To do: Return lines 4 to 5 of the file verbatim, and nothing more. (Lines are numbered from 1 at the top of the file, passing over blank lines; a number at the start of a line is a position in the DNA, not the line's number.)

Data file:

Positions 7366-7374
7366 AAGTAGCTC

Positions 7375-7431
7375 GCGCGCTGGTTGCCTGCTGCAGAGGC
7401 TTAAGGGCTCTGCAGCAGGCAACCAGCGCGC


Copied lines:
7375 GCGCGCTGGTTGCCTGCTGCAGAGGC
7401 TTAAGGGCTCTGCAGCAGGCAACCAGCGCGC